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Music | Al Neil
Vancouver Art in the Sixties

Music

Neil’s work in music is the beginning and the core of his practice; the other forms move out of it. Starting in the post-war period, he was influenced by bebop and in the 1950s helped open Vancouver’s first experimental jazz club, the Cellar on Watson Street near Main and Broadway. Throughout the ‘50s, this club brought many strong improvisational artists to Vancouver including Art Pepper, Don Cherry, Charles Mingus and Ornette Coleman. By 1960 Neil had stopped performing in public but a couple of years later, in the early ‘60s, he returned as the Al Neil Trio with Gregg Simpson on drums, percussion and sound effects, and Richard Anstey on bass. Over the next ten years this group produced some of the most inventive work ever developed in Vancouver.

A vinyl recording titled Boot and Fog, produced by Music Gallery Editions, Toronto, 1980, is available via email at

In 1958 Kenneth Patchen Reads with Jazz in Canada was produced as a vinyl and is now available on CD at www.locustmusic.com

In addition to the music on this site, in 2001 Gregg Simpson released the two-CD set Retrospective with 21 other tracks. Order here: www.greggsimpson.com/CDOrdering.html


Al Neil Trio - Gregg Simpson's Studio West Vancouver 1967

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Track one is Voices Breathing by the trio using voice and piano. The short soundscape is two minutes and 55 seconds and uses tapes and voice in conjunction with the instruments.

Track two is a short excerpt by the trio quoting Auld Lang Syne. The thirty two second works starts slow and then move quickly to a short, fast piano run.

Track three features Al Neil on piano and harmonica against a backdrop of toy instruments. Space Object Box (for Joseph Cornell) is a moody two minute twelve second soundscape accented by the brightness of the toy instruments.

Track four, Rock Drill (for Antoine Pevsner) is a two minute fifteen second track. The work features strong ensemble work by the trio.

Track five, Laughing, is a two minute forty seven second work featuring taped soundtracks, toy instruments and Al’s laughing voice. The work is delicate and complex.


Al Neil Trio Live at Intermedia 1968

Track one, Dog Space is a ten minute eight second work featuring Al reading a text piece against a soundscape by the trio. In the beginning Neil chants the text against sparse musical elements then moves into a piano solo and then finishes with text.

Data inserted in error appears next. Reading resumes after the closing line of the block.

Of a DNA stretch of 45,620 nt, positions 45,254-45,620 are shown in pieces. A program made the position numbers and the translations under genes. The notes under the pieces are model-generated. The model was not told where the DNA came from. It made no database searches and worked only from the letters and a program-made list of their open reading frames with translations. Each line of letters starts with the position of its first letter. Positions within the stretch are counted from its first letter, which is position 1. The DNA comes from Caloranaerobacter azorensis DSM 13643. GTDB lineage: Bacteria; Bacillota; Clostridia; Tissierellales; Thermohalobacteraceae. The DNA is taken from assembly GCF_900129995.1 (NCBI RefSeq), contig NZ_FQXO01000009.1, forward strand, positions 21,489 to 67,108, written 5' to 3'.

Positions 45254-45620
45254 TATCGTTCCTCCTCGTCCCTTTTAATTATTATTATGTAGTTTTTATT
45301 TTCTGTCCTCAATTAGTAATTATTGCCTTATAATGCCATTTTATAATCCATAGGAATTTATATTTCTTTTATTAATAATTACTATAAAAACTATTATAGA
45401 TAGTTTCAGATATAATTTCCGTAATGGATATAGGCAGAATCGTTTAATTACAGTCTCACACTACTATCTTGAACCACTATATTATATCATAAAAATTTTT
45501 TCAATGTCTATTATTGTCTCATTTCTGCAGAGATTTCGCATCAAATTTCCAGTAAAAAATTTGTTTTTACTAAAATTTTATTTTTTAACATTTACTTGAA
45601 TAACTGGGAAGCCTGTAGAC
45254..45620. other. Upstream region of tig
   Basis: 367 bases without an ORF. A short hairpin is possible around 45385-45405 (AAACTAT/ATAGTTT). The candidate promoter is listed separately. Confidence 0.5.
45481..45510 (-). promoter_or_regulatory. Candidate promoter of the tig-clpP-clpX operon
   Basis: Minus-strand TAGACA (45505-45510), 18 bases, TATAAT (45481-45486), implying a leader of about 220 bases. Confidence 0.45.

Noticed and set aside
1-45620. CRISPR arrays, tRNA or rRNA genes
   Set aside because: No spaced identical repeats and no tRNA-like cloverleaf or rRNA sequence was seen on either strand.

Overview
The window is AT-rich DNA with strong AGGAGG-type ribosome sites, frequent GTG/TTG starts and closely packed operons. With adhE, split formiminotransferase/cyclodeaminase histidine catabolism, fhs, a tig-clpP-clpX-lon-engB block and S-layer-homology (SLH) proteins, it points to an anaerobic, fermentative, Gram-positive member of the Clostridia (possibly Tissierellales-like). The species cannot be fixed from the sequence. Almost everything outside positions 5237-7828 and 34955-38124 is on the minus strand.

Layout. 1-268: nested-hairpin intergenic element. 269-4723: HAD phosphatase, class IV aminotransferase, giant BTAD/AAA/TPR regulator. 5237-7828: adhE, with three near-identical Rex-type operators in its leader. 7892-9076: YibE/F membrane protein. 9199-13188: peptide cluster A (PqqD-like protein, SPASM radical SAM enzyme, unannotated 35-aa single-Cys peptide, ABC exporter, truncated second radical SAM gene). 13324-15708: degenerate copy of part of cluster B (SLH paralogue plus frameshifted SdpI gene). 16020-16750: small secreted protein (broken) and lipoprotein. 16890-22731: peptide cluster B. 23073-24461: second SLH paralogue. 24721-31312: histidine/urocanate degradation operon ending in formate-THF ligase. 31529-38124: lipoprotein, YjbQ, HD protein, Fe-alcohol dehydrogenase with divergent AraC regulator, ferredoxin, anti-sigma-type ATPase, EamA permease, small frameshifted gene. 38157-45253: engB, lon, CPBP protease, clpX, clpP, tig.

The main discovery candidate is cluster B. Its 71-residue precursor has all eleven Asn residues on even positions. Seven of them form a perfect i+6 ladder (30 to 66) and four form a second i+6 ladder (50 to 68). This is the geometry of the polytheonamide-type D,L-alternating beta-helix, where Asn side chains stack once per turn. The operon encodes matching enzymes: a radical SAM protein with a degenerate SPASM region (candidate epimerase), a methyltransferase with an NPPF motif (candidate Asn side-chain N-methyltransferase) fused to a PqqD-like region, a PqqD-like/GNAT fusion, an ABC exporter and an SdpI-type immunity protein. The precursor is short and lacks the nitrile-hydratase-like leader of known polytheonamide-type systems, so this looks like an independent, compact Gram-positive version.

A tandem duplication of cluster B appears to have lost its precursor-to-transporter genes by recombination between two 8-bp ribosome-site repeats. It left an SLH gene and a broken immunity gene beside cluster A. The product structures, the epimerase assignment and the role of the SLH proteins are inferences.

Track two, Water Babies is a five minute twenty three second work featuring toy instruments. The sparse soundscape uses percussion and tape elements.

Track three features the band improvising their work Birds Lions and Dogs. The second part of the seventeen minute fifteen second work features Fucking Exercises with Neil reading from a sex manual against a backdrop of improvisation.

Track four, Chums is a twelve minute eight minute work and features Neil reading from his unfinished novel against a backdrop of improvisation.


Al Neil Trio Live at the Vancouver Unitarian Church 1969

Track one, Blue Voodoo Glue, is a twelve-minute fifteen-second work featuring voices and Neil’s piano. Gregg Simpson does a drum solo with the Neil adding percussive elements.

Track two, Money Lenders, is a four-minute fifty-nine-second soundscape using taped overlays of Neil’s voice. Taped elements work with Neil’s piano improvisation and voice creating an intense layered work.

Track three, Love Loka, is a nine-minute one-second track featuring Neil's voice and piano. The text-driven piece employing Neil’s chanting voice against a simple piano and percussion background speeds and slows as the sometimes melodic passages are tempered by discordant elements ending with a straight ahead piano and drums finish.

Track four is Standing Still (untitled improv) and features Neil's piano improvisation against a backdrop of Gregg Simpson’s tapes. The six-minute twenty-eight-second piece moves from a frenetic start to a sparse piano led soundscape.


Al Neil Solo Live at the Vancouver Art Gallery 1972

Track one, titled Solar, is six minutes and forty-five seconds and features Neil solo at the piano. The sparse arrangement uses minimal vocals and sound elements focusing largely on the piano solo.

Track two, Round Midnight, features Neil solo in Monk’s 1944 classic. The twelve-minute twelve-second cut focuses on Neil’s improvisation skills at their peak.